Two gestational sacs were shown on initial ultrasound imaging, with only one sac showing a live fetus, a finding confirmed on subsequent scans. The patient elected to continue the pregnancy which was otherwise uncomplicated. At 39 weeks gestation a healthy female infant (birth weight 2.94 kg) was born by normal vaginal delivery.

The baby was formula fed. The infant was admitted for gastroenteritis at the age of 3, 8 and 11 months of age, but recovered well from each episode. Subsequent growth and development have been normal with the child now aged 2.


Breast cancer is relatively uncommon in pregnancy, with up to 1/3000 live births affected. Cancers tend to be more aggressive and advanced at presentation, with a resultant poorer prognosis. They are also often associated with other poor prognostic factors such as lymphovascular invasion, hormone insensitivity, and over-expression of HER2/neu. As a class of chemotherapeutic drugs, anthracyclines have the largest safety data in pregnancy, with a low rate of congenital malformations, mostly occurring in the setting of first-trimester exposure [8].

Only 8 case reports currently exist in the literature with regards to the use of trastuzumab in pregnancy (Table 1). Watson described a case of anhydramnios occurring at 23 weeks' gestation during adjuvant trastuzumab treatment commenced pre-conception. This resolved slowly after drug cessation [5].

Table 1 Trastuzumab use during pregnancy

Fanale et al reported on a patient with metastatic breast cancer treated with combination vinorelbine and trastuzumab, with good disease response, and a healthy male infant born at 34 weeks gestation [9].

Waterston and Graham described a patient receiving adjuvant trastuzumab, who conceived while on treatment. At the time of confirmation of pregnancy in the first trimester, the patient had already received 3 cycles of trastuzumab. The drug was stopped, and a normal pregnancy and birth ensured, with a healthy female delivered and no long-term sequelae reported [10].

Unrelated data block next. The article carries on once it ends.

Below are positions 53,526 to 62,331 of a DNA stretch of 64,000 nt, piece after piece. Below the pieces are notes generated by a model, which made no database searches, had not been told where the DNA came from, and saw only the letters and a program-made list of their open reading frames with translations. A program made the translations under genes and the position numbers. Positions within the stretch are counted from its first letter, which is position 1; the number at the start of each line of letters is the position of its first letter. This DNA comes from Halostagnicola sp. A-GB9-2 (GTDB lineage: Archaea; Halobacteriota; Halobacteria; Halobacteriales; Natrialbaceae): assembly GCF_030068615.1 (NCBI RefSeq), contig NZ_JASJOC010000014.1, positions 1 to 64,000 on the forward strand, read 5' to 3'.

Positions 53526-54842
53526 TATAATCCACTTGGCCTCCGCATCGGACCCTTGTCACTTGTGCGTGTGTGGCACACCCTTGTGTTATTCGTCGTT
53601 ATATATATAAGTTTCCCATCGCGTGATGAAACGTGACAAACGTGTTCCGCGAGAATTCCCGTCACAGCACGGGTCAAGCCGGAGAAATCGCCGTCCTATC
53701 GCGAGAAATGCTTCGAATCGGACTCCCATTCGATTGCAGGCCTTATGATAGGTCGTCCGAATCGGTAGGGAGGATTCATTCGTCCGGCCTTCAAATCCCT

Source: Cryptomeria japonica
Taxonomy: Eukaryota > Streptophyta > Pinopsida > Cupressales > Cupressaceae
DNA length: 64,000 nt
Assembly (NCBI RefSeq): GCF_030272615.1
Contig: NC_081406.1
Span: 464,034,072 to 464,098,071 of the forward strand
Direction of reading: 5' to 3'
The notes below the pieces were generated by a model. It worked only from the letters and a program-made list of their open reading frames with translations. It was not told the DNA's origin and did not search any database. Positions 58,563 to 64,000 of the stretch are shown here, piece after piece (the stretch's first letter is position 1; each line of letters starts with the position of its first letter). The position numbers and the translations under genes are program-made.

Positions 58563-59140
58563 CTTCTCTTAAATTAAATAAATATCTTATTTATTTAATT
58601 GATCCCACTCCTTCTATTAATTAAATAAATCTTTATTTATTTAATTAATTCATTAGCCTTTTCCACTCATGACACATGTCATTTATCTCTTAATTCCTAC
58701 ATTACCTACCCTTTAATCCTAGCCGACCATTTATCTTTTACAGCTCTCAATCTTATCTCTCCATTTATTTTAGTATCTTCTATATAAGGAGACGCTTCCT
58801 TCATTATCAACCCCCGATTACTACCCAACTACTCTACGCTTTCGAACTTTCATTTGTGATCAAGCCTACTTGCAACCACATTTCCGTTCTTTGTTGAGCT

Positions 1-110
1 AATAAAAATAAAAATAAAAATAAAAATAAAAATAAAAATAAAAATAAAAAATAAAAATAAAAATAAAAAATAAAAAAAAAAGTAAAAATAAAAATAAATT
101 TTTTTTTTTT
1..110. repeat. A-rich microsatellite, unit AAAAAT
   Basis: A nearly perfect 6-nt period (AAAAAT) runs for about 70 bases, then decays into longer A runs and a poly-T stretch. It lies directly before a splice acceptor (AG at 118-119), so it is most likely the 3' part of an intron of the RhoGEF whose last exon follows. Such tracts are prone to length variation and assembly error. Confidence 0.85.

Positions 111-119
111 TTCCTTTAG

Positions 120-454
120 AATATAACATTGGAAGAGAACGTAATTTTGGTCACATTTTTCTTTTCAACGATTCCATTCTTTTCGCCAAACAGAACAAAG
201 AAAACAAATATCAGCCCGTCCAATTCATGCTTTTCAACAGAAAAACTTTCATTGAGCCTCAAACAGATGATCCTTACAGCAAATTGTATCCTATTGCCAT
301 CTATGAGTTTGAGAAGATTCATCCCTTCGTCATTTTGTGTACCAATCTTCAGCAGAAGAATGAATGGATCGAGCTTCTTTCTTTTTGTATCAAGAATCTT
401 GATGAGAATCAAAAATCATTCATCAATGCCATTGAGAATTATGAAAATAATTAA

Bader et al reported on a patient treated at 26 and 29 weeks gestation with trastuzumab and paclitaxel for metastatic breast cancer presenting during pregnancy. The fetus developed anhydramnios due to renal failure. A male infant was born at 32 weeks by elective caesarean section. Serum creatinine was mildly elevated and ultrasound of kidneys showed transient hyperechodensities, but these abnormalities resolved, and a healthy infant was discharged at age 6 weeks. Development was normal at 12 weeks [4].

Shrim et al described a patient on maintenance single-agent trastuzumab for metastatic breast cancer who unexpectedly conceived. Trastuzumab was continued until 24 weeks gestation, when it was stopped for asymptomatic persistent mildly reduced ejection fraction. The pregnancy was otherwise uneventful. A healthy female was born at 37 weeks gestation by caesarean section (performed due to breech presentation), with ensuing normal growth and development noted in the short-term [11].

Sekar and Stone reported on a lady who presented at 20 weeks gestation with metastatic breast cancer and received docetaxel and trastuzumab. An ultrasound 4 weeks after 2 cycles of chemotherapy revealed anhydramnios. A follow-up ultrasound 7 weeks post chemotherapy showed reappearance of amniotic fluid [12].

Witzel and Müller described a patient with metastatic breast cancer, treated with trastuzumab and vinorelbine with disease remission followed by maintenance trastuzumab. The woman conceived while on maintenance therapy. At 27 weeks gestation, the patient presented with oligohydramnios and vaginal bleeding. Caesarean section was subsequently performed for ongoing bleeding. The newborn infant developed respiratory failure, capillary leak syndrome, persisting infections and necrotizing enterocolitis, and ultimately died [13].